Moths and butterflies are grouped together in the order Lepidoptera, which
      means ‘scaly wings’. The main difference between moths and butterflies is that
      moths do not fly during the day unless disturbed. Butterflies also have clubbed
      antennae and the habit of holding their wings vertically when at rest, whereas
      moths sit with their wings flat (CSIRO, 2008).

      Moths and butterflies undergo a complete life cycle that includes four stages: egg,
      caterpillar (larvae), pupae and adult. It is the caterpillar stage that is usually the most
      damaging.




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         Diamondback moth (Plutella xylostella) is a major caterpillar pest of brassica and
     crucifer (e.g. cabbage) crops in Australia. They cause damage by feeding on leaves, buds,
     flowers and seed-pods. The level of damage varies greatly depending on the plant growth
     stage, the numbers, size and density of grubs. Adult moths are 8 to 10 mm long and fold
     their wings over their body, forming a tent-like shape. Wings are light brown with three
     pale diamond shapes. Grubs hatch from eggs and are pale yellowish green. They wriggle
     violently and drop from the plant when disturbed. Mature grubs (10 to 12 mm long)
     pupate in white mesh cocoons attached to leaves or stems. Large flights of egg-laying
     moths can occur in spring and each female can lay up to 200 eggs. Numbers increase
     steadily from October to December, then diminish in the heat of summer and climb again
     when the weather cools in autumn (DAFWA, 2007).




         Heliothis (Helicoverpa punctigera/armigera) damage a wide range of crops and are a
     particularly important pest of sweet corn, lettuce and brassicas. In sweet corn, caterpillars
     chew leaves and tunnel down the silk channel of the cob to chew the kernels. Damage
     increases as the caterpillar grows in size. The presence of caterpillars and associated
     droppings can render the cob unmarketable. Damage may be removed by topping and
     tailing the cobs and marketing in pre-packs. Heliothis are most active from October to
     April.




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        Cutworm caterpillars (several species) eat into a plant’s stem, sometimes making the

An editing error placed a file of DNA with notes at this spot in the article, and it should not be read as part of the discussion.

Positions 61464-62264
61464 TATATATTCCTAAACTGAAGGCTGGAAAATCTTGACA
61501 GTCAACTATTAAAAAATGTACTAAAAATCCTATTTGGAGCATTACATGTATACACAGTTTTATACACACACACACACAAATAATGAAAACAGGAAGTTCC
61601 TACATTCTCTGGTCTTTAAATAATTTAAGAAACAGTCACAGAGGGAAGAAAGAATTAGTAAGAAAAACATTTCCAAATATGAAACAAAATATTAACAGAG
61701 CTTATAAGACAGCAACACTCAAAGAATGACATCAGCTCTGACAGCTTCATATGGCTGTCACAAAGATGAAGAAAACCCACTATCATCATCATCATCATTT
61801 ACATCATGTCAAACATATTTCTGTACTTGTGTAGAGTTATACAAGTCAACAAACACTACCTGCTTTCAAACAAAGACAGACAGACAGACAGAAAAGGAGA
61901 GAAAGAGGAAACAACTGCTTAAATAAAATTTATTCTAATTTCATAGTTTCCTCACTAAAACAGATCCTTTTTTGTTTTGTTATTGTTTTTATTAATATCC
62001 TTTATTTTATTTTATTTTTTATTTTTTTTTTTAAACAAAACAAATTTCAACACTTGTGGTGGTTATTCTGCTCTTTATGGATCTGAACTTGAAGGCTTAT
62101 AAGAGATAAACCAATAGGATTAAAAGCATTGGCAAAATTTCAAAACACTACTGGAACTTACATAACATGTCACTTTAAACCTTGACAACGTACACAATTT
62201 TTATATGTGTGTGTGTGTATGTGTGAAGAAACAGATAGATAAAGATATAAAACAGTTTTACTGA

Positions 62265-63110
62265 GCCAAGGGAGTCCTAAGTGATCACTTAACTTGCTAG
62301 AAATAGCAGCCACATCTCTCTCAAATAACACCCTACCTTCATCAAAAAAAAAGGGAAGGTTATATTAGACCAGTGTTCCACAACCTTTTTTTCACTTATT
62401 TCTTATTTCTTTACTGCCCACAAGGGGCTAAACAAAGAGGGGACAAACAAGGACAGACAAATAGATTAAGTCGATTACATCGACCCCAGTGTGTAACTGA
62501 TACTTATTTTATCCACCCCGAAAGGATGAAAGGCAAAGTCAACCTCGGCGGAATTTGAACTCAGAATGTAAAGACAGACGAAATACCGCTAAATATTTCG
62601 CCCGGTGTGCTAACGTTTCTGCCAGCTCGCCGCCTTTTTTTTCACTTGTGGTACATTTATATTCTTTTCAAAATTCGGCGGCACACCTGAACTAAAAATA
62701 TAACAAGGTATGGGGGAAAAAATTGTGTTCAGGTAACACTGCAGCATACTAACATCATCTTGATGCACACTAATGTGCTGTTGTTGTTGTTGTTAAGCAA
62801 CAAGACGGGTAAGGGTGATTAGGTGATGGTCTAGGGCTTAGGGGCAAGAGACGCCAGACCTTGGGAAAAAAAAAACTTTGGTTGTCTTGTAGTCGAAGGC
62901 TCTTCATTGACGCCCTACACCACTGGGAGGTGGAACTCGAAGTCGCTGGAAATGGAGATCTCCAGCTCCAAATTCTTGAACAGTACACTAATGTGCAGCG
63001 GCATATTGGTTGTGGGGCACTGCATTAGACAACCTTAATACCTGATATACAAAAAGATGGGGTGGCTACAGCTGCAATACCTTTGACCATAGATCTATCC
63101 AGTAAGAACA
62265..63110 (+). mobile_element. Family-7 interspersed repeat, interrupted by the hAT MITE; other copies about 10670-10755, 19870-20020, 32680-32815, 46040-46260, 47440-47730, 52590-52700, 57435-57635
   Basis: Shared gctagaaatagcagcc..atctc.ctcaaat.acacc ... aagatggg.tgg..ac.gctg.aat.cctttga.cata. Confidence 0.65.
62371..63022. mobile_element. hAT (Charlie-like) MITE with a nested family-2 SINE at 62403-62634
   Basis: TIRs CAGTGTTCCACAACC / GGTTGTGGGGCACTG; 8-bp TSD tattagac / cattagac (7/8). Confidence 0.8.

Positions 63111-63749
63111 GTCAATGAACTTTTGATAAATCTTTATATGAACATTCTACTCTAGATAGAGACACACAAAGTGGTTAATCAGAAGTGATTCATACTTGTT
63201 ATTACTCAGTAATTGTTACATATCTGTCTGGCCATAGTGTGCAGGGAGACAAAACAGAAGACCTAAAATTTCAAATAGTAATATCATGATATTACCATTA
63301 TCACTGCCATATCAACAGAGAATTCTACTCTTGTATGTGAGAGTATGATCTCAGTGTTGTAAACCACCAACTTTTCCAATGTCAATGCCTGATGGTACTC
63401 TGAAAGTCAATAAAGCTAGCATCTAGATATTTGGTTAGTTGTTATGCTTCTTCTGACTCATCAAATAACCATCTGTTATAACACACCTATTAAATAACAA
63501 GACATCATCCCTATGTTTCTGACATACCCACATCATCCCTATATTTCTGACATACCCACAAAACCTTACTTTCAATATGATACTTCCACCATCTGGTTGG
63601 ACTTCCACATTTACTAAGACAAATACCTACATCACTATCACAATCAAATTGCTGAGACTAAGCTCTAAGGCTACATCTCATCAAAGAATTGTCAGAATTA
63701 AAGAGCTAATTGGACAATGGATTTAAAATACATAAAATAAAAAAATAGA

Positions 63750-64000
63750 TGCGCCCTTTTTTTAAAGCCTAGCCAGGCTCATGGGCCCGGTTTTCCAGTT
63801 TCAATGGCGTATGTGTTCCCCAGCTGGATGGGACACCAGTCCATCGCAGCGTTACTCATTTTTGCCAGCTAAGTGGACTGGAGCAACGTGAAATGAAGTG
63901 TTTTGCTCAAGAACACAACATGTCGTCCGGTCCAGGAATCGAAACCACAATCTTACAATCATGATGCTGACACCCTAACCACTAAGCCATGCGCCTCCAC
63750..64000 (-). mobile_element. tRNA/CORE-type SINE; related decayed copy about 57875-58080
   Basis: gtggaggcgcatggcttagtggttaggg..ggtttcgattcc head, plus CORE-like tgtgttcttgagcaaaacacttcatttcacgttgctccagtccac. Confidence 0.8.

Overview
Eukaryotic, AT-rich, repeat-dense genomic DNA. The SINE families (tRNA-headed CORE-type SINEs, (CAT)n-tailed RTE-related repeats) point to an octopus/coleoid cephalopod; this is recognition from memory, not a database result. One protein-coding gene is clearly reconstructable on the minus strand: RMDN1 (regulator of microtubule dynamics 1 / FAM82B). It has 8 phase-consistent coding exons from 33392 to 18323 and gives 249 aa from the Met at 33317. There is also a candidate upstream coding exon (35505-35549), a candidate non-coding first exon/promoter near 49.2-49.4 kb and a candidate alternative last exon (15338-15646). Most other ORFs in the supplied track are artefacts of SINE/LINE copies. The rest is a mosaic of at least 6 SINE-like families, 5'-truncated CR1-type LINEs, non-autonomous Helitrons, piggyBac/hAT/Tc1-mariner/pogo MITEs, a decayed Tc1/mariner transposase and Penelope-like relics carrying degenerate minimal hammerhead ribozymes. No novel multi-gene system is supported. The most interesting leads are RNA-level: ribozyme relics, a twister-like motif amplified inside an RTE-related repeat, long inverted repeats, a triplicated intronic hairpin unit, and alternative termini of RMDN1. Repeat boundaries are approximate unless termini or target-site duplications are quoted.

plant fall over. They have a very wide host range and can damage almost all vegetable
      crops; young seedlings are especially vulnerable. The caterpillars are brown or black,
      herring-boned, hairless, and about 40 mm long. They can be found in the soil
      surrounding the plant and curl up nose to tail when disturbed. The caterpillar pupates in
      the soil and emerges as a medium-sized, grey-bodied moth with dark wings. Cutworm
      may be active throughout most of the year but it’s the autumn, and more especially the
      spring generations, that do the most damage.




        Cabbage white butterfly (Pieris rapae) also chews holes in leaves. The mature
      caterpillar has a pale yellow line on its back and a line of yellow spots on each side. It
      normally sits on the upper surfaces of leaves in broad daylight. Plants attacked include
      cabbage, broccoli, Brussels sprouts, Chinese cabbage, celery, beetroot, rocket and
      watercress. The adult female moth is distinctive, with white wings and a black spot on
      each forewing.

                         Cluster caterpillar (Spodoptera littura) chews holes in leaves. Older
                       caterpillars also attack flowers and pods. Young caterpillars are smooth-
                       skinned with a pattern of red, yellow, and green lines. When disturbed, the
      caterpillar curls into a tight spiral with the head protected in the centre. They attack a
      range of crops including lettuce, leek and tomatoes.

      Other moths attack vegetable crops including armyworm (various species), and potato
      moth (Phthorimaea operculella).




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     Control
     There is a range of biological control options for caterpillars in Australia. Naturally
     occurring beneficials include insect predators such as assassin bugs, tachinid flies, paper
     wasps, lacewings and ladybirds. Parasites include Trichogramma wasps which parasitise
     moth eggs and other wasps such as Apanteles and Cotesia spp. which parasitise the
     caterpillar. Trichogramma is available commercially for release against Heliothis eggs in
     sweet corn.

     Bacillus thuringiensis (Bt) and nuclear polyhedrosis virus (NPV) are highly effective and
     selective biological controls. Bt is a bacterial stomach poison for all caterpillars, that is
     sprayed onto foliage like other insecticides. NPV is a virus that is registered in Australia